In short, no.
The massive invasive toxic weed we are supposed to fear and loathe is Giant Hogweed (Heracleum mantegazzianum).Originally from eastern Europe and imported as a decorative garden accent, if you can believe it, Giant Hogweed grows to about five meters tall and is filled with noxious sap that burns skin deeply.
However, Wild Parsnip (Pastinaca sativa) (the yellow-flowered one here, seen with white-flowered Queen Anne's Lace and other stuff) is no mild-mannered maiden either. Contact with the sap also causes severe skin irritation, especially if you are mowing the stuff while wearing shorts.
This is how the Leeds, Grenville and Lanark District Health Unit describes it:
"Wild Parsnip plants have chemicals called psoralens (more precisely, furocoumarins) that cause phyto-photodermatitis: an interaction between plants (phyto) and light (photo) that induce skin (derm) inflammation (itis). Once the furocoumarins are absorbed by the skin, they are energized by UV light on both sunny and cloudy days. They then bind to DNA and cell membranes, destroying cells and skin. Wild Parsnip burns usually occur in streaks and elongated spots, reflecting where a damaged leaf or stem moved across the skin before exposure to sunlight. If the sap gets into the eyes, it may cause temporary or permanent blindness."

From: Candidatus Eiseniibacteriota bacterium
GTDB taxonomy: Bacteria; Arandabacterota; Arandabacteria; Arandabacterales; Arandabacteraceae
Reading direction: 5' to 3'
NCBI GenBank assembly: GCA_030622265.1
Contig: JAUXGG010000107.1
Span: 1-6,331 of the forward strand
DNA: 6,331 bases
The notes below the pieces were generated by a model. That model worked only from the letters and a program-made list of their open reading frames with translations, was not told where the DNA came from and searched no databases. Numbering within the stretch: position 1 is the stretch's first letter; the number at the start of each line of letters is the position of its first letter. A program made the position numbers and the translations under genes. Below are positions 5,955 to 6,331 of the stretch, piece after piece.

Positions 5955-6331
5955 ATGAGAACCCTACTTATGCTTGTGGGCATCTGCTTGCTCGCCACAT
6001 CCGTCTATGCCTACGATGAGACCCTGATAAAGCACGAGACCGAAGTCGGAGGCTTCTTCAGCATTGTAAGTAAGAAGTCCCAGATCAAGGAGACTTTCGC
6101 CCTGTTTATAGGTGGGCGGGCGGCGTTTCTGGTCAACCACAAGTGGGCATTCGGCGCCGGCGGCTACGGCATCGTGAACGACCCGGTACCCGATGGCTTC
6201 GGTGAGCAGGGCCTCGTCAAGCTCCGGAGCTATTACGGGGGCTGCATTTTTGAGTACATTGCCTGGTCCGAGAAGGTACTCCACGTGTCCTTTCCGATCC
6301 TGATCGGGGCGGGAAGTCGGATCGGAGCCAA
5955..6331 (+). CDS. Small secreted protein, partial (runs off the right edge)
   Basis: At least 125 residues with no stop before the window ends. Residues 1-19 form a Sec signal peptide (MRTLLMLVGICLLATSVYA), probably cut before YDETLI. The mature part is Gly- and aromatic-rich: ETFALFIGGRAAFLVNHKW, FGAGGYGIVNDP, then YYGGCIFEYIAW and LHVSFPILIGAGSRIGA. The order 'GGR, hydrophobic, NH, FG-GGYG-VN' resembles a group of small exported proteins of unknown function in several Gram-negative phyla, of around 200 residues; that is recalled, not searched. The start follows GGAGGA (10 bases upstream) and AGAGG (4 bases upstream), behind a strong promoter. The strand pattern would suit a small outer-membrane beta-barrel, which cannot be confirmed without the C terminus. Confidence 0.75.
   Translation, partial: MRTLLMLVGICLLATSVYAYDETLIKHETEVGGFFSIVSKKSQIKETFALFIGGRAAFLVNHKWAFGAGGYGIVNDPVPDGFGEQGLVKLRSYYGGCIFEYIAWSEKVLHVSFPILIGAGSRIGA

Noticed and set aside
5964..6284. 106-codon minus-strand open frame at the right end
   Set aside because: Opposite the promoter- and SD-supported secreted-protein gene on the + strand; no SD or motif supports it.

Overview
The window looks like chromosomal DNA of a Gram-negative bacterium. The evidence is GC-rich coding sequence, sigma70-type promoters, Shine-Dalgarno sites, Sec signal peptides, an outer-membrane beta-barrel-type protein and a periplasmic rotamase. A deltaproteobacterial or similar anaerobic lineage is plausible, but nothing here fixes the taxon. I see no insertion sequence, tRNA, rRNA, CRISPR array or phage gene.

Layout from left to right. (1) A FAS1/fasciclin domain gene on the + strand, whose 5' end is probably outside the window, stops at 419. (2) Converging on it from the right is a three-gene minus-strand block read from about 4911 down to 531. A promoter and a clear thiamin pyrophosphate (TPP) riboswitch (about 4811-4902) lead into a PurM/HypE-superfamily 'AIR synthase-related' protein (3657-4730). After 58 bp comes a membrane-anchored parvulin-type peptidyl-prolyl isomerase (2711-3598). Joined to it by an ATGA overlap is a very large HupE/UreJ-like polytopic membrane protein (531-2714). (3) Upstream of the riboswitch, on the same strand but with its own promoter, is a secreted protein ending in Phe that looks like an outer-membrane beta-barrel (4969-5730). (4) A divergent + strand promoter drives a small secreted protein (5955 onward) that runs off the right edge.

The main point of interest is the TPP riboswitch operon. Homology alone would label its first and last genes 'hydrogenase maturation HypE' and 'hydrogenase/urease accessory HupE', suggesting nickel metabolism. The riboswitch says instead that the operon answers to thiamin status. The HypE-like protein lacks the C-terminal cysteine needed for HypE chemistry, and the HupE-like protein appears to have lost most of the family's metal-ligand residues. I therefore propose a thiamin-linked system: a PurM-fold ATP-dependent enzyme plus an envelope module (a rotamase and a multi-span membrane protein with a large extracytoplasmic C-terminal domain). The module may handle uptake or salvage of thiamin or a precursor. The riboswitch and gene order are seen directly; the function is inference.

So that is bad, right?
Wild Parsnip, also invasive, also from Europe, is again bountiful in ditches and along roadsides this year. You can get rid of it but it's a complicated process. Putting on three pairs of leather trousers is the first step, I think.
The jury still seems to be out on whether Giant Hogweed has ever been officially identified in this area. I did see a very tall nasty-looking plant on the side of the 148 in Clarendon last year. I can assure you every inch of it screamed: "DON'T TOUCH". If you have ever read John Wyndham's terrifying novel Day of the Triffids, you'll agree that this is probably what the triffids looked like.